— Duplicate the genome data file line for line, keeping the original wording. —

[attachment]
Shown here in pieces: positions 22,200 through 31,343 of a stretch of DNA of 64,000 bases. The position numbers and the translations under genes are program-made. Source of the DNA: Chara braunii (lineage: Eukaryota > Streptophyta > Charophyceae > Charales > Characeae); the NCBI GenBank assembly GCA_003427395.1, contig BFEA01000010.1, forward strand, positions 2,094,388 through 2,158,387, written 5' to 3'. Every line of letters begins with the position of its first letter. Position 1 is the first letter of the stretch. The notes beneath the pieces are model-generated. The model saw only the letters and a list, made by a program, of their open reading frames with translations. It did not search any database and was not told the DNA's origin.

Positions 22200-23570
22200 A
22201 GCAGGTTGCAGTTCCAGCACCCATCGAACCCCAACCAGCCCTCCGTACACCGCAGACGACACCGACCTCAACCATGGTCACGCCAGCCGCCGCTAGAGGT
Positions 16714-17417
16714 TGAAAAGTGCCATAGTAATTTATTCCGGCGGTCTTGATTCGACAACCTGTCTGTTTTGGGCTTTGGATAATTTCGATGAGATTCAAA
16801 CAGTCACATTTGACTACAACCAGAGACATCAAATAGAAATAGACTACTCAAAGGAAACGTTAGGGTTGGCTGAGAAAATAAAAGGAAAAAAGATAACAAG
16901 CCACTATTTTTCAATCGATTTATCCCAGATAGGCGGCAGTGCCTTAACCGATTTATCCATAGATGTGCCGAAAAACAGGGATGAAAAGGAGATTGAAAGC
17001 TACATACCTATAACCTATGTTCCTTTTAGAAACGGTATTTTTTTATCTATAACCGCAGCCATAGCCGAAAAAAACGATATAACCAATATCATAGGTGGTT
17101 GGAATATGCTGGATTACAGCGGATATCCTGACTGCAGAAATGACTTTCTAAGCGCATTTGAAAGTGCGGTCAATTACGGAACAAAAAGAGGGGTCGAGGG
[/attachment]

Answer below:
Shown here in pieces: positions 22,200 through 31,343 of a stretch of DNA of 64,000 bases. The position numbers and the translations under genes are program-made. Source of the DNA: Chara braunii (lineage: Eukaryota > Streptophyta > Charophyceae > Charales > Characeae); the NCBI GenBank assembly GCA_003427395.1, contig BFEA01000010.1, forward strand, positions 2,094,388 through 2,158,387, written 5' to 3'. Every line of letters begins with the position of its first letter. Position 1 is the first letter of the stretch. The notes beneath the pieces are model-generated. The model saw only the letters and a list, made by a program, of their open reading frames with translations. It did not search any database and was not told the DNA's origin.

Positions 22200-23570
22200 A
22201 GCAGGTTGCAGTTCCAGCACCCATCGAACCCCAACCAGCCCTCCGTACACCGCAGACGACACCGACCTCAACCATGGTCACGCCAGCCGCCGCTAGAGGT
Positions 16714-17417
16714 TGAAAAGTGCCATAGTAATTTATTCCGGCGGTCTTGATTCGACAACCTGTCTGTTTTGGGCTTTGGATAATTTCGATGAGATTCAAA
16801 CAGTCACATTTGACTACAACCAGAGACATCAAATAGAAATAGACTACTCAAAGGAAACGTTAGGGTTGGCTGAGAAAATAAAAGGAAAAAAGATAACAAG
16901 CCACTATTTTTCAATCGATTTATCCCAGATAGGCGGCAGTGCCTTAACCGATTTATCCATAGATGTGCCGAAAAACAGGGATGAAAAGGAGATTGAAAGC
17001 TACATACCTATAACCTATGTTCCTTTTAGAAACGGTATTTTTTTATCTATAACCGCAGCCATAGCCGAAAAAAACGATATAACCAATATCATAGGTGGTT
17101 GGAATATGCTGGATTACAGCGGATATCCTGACTGCAGAAATGACTTTCTAAGCGCATTTGAAAGTGCGGTCAATTACGGAACAAAAAGAGGGGTCGAGGG